Excited About 2nd Season Of Narcos? See What Fernando Botero Had To Do With Pablo Escobar (Spoiler Alert) - DailyArtDaily.com
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Published on September 6th, 2016 | by Zuzanna Stanska

Excited About 2nd Season Of Narcos? See What Fernando Botero Had To Do With Pablo Escobar (Spoiler Alert)

Everyone’s excited about the second series of Netflix’s tv series Narcos  – and I am too!

The series, set and filmed in Colombia, tells the story of notorious drug kingpin Pablo Escobar, who became a billionaire through the production and distribution of cocaine, while also focusing on Escobar’s interactions with drug lords, DEA agents, and various opposition entities. Pablo Escobar was a real person, his cartel, at the height of his career, supplied an estimated 80% of the cocaine smuggled into the United States and made 60 million dollars a day or 21.9 billion dollars a year in personal income. Often called “The King of Cocaine”, he was the wealthiest criminal in history, with an estimated known net worth of US $30 billion by the early 1990s. He was also one of the 10 richest men in the world.

But how can we connect Escobar to art?

So, there is a famous Colombian artist, painter and sculptor Fernando Botero. Botero’s signature style, also known as “Boterismo”, depicts people and figures in large, exaggerated volume, which can represent political criticism or humor, depending on the piece. His art can be found in highly visible places around the world, such as Park Avenue in New York City and the Champs-Élysées in Paris.

Botero is from Medellín. Medellín was also the hometown of Pablo Escobar.

Got the connection? Botero, active in commenting contemporary world must have reacted to the figure of Pablo Escobar and the massive violence caused by him. And he did.

But if you haven’t seen the last episode of the series, or don’t know how the whole history ends… leave this post NOW, and read something completely different like one of our most popular posts: Artemisia Gentileschi: The Rape Survivor And Her Revenge or These Photographs Taken By Edgar Degas Will Sweep You Off Your Feet. Botero’s paintings I want to show will be a huge spoiler for you.

Maks, thanks for the inspiration for this text!

Death Of Pablo Escobar

Fernando Botero, Death of Pablo Escobar

Fernando Botero, Death of Pablo Escobar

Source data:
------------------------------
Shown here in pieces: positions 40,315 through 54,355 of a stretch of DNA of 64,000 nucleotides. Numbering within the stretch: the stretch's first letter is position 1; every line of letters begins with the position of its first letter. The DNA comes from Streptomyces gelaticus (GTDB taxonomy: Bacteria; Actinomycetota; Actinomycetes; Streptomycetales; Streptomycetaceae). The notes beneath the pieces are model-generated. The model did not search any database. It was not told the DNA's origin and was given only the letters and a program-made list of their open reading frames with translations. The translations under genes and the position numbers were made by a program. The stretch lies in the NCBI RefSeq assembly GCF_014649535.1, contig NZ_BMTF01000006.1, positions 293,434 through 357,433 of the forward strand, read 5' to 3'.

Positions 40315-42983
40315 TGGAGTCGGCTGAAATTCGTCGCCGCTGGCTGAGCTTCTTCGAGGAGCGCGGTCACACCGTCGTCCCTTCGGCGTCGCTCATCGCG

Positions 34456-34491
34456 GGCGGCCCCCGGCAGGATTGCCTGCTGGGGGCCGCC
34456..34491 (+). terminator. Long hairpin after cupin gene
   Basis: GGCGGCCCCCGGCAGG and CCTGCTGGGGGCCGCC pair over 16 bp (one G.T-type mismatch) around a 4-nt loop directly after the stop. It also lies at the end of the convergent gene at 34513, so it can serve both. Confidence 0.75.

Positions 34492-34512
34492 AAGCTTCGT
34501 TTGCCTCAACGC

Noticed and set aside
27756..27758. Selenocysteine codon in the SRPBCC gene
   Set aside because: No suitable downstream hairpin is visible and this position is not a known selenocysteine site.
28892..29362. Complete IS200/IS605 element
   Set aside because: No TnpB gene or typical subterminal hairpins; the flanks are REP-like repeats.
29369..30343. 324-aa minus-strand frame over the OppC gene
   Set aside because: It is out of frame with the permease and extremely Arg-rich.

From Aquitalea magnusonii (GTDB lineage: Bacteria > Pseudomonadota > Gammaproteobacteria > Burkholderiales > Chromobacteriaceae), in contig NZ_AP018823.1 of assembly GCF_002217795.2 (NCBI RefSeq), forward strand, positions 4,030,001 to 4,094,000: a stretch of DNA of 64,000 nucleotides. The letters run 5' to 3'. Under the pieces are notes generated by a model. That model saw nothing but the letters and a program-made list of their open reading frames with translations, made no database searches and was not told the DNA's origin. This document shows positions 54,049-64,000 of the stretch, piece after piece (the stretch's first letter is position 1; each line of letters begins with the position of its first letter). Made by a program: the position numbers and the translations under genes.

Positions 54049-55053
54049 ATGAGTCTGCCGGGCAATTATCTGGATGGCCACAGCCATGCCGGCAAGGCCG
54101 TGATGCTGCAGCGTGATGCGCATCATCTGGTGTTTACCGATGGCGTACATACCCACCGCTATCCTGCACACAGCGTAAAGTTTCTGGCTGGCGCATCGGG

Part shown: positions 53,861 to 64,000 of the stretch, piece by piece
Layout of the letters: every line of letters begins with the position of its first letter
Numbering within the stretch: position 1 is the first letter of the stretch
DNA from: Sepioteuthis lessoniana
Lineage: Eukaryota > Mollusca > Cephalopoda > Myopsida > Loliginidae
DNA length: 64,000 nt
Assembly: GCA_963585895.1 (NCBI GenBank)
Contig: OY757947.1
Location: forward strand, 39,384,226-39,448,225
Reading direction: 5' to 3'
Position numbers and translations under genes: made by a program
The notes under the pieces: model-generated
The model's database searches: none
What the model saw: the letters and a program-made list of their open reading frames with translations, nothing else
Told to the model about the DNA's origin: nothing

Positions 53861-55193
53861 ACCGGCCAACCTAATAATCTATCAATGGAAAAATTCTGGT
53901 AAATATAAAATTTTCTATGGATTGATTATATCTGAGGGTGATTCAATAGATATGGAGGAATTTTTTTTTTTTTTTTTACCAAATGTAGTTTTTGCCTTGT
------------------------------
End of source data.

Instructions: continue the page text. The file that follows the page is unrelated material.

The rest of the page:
Here Botero presents Escobar fleeing the chase across the roofs of Medellín, just before being taken down by the police on December 2nd, 1993. The painter represented Escobar as a giant on the roofs of several houses with “bullets raining down”.

Botero painted several paintings presenting Escobar’s death. But what’s interesting, in the context of the war between drug trafficking Cartels, the Cali Cartel planted a bomb in Pablo Escobar’s house in 1993. Botero gave an interview then and said the following: “When they put a bomb in Pablo Escobar house, they emphasized the fact that he had a Botero in his house and this resonated widely with the Colombian press. So, I asked the director of the newspaper El Tiempo to write an editorial and inform the public that I felt repugnance due to the fact that Escobar had one of my works. My journalist friend suggest me to leave the country for my safety after writing the editorial, and so I did, I packed and went to Europe”.

Pablo Escobar Dead

Fernando Botero, Pablo Escobar Dead, 2006, Museo De Antioquia

Fernando Botero, Pablo Escobar Dead, 2006, Fernando Botero, Museo De Antioquia

This work is connected to another painting made public by Botero in 2006, a painting titled “La muerte de Pablo Escobar”. This painting shows three characters: a police officer, a woman and Pablo Escobar. The size of each character indicates hierarchy: Pablo is a giant that preferred a tomb in his country full of mountains and traditional small towns than a jail in a modern city in the United States. The police officer is next in importance, timidly showing with his finger and face full of disbelief that Escobar has passed away with a pistol in his hand, and, finally, the woman has her hands placed as if praying and her face as if he were worshipping a martyr or a saint. The painting clearly shows the role that the drug lords played in the society, for some he was a villain, but for others he was a hero or even a martyr: “He helped the poor and died fighting”.

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About the Author

Art Historian, huge fan of Giorgione or Jean-Auguste-Dominique Ingres. Founder and CEO of DailyArtDaily.com and DailyArt mobile app. But to be honest, her greatest accomplishment is being the owner of Pimpek the Cat.



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